Beyerdynamic’s range of largely identical-looking in-ears are difficult to distinguish at times, especially when the often similar product codes aren’t printed on the actual kit.
So let’s be clear: we’re looking at the DTX 102 iE here. But they could easily be mistaken for the MMX 102 iE (which are essentially the same, but with the addition of a one-button remote and mic on the cable).
The sound quality is more or less identical between the two as well, so if you are using headphones with a phone, you should opt for the MMX version (the price difference is only a fiver).
The design of the DTX is practically identical to previous models, too – small and relatively smart in a nondescript way. Black, white or red versions are available, and each pair comes with a carry pouch.
The pouch is probably too soft to resist any crush factor in your bag, but it is handy for keeping the earphones clean and untangled.
You also get three pairs of buds, which might sound a bit stingy compared to some competitors, but we had no trouble at all getting a comfortable, secure fit.
You will probably want to run the cables over your ears before inserting the tips, as the cable is troublesome in transmitting movement noise.
Once fitted to your satisfaction, you can get on with the listening, and the DTX 102 iEs are particularly enjoyable. They are clean, clear and tonally balanced – meaning the music does the talking.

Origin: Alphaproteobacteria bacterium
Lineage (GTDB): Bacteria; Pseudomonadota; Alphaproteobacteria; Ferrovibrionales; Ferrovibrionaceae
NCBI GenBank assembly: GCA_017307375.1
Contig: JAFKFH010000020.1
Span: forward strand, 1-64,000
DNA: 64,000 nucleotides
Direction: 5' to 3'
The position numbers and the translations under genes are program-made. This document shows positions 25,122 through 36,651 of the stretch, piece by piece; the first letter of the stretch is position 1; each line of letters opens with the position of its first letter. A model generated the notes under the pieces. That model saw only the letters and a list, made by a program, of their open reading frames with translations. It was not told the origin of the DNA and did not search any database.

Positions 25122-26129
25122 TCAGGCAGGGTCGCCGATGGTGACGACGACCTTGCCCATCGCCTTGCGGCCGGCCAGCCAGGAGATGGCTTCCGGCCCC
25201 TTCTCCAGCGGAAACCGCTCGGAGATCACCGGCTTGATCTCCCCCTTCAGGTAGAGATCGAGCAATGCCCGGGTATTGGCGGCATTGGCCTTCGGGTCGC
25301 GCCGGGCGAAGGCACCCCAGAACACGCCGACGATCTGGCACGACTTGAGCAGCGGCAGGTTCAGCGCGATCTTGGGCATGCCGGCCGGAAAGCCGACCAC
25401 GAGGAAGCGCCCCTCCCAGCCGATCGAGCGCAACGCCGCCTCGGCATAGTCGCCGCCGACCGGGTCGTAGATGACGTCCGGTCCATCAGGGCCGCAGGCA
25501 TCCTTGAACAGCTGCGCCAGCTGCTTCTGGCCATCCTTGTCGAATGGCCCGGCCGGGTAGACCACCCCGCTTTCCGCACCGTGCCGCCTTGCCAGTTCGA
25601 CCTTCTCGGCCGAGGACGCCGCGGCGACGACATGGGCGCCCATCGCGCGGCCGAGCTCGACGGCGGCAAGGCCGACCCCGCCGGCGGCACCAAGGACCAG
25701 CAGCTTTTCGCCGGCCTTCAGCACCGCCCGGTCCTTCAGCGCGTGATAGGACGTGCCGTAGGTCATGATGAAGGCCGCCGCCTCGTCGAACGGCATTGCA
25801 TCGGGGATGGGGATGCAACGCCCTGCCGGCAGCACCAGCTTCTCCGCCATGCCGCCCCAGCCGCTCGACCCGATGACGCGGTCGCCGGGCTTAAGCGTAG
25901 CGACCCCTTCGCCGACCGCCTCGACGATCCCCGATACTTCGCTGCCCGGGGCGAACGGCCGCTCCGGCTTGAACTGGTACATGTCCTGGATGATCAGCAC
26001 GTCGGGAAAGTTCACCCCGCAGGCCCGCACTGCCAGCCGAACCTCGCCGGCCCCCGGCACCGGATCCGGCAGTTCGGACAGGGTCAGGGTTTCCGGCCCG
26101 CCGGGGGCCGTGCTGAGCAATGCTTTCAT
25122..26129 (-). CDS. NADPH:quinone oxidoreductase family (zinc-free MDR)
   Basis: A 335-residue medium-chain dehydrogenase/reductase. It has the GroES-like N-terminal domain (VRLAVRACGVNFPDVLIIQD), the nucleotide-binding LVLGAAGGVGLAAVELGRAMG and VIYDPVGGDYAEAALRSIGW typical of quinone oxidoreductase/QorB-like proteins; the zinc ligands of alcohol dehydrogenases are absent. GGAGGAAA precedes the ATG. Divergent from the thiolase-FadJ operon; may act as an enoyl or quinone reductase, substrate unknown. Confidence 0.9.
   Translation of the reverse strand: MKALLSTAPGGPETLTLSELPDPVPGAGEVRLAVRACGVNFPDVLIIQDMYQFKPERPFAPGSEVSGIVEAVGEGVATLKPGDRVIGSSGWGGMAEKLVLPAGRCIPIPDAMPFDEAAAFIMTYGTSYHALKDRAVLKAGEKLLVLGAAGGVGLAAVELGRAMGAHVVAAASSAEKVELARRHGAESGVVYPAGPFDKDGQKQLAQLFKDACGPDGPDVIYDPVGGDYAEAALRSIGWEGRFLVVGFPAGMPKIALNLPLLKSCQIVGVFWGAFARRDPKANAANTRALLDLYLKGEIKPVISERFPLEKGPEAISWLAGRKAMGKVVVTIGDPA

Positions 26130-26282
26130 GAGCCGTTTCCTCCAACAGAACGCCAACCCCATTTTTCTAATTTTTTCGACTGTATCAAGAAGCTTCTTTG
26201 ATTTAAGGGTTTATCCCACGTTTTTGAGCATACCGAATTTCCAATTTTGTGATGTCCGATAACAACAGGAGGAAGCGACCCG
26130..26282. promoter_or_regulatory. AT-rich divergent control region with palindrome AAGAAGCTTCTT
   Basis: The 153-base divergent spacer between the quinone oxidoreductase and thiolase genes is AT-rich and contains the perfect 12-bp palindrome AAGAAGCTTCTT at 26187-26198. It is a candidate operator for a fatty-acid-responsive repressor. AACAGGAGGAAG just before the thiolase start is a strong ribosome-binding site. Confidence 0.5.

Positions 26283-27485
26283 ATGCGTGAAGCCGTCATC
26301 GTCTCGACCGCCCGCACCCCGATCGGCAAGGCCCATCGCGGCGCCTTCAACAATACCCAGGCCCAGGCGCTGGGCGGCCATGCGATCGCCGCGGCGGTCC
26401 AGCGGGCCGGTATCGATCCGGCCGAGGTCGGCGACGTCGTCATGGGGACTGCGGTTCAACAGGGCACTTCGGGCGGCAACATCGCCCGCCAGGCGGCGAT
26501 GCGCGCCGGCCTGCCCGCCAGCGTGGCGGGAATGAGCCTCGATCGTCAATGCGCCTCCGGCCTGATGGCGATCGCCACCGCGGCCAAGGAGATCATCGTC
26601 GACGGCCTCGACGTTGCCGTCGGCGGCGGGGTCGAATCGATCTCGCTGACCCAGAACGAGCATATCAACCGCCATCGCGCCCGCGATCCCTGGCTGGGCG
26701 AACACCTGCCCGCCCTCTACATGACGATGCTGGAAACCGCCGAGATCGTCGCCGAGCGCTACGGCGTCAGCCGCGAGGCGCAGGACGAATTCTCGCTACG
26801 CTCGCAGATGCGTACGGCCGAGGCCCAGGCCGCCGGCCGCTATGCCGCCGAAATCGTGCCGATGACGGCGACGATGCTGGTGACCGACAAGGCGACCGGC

Play Alt-J’s Indian-influenced Taro and you get the reverb and echo around the guitar, and vocals with harmonies are given their own space in the soundstage.
There’s a satisfying flow to the whole presentation. That doesn’t mean the DTX 102 iEs are dull (although they are a touch rounded, but that’s sensible given the compressed nature of what will be played through them, most likely) as there’s enough punch on drumbeats and enough dynamic subtlety and range for the musical changes.
Bass is well judged here, too: you get lots of weight, depth and texture when it’s required from the likes of Lorde’s Royals, but not at the expense of those sultry vocals or snap in the treble.
There’s little to fault here, given the price. If you’re prepared to spend up to £100 on in-ears (if you do most of your listening on the move, you really should), then the DTX 102 iEs (or MMX 102 iEs) demand a listen.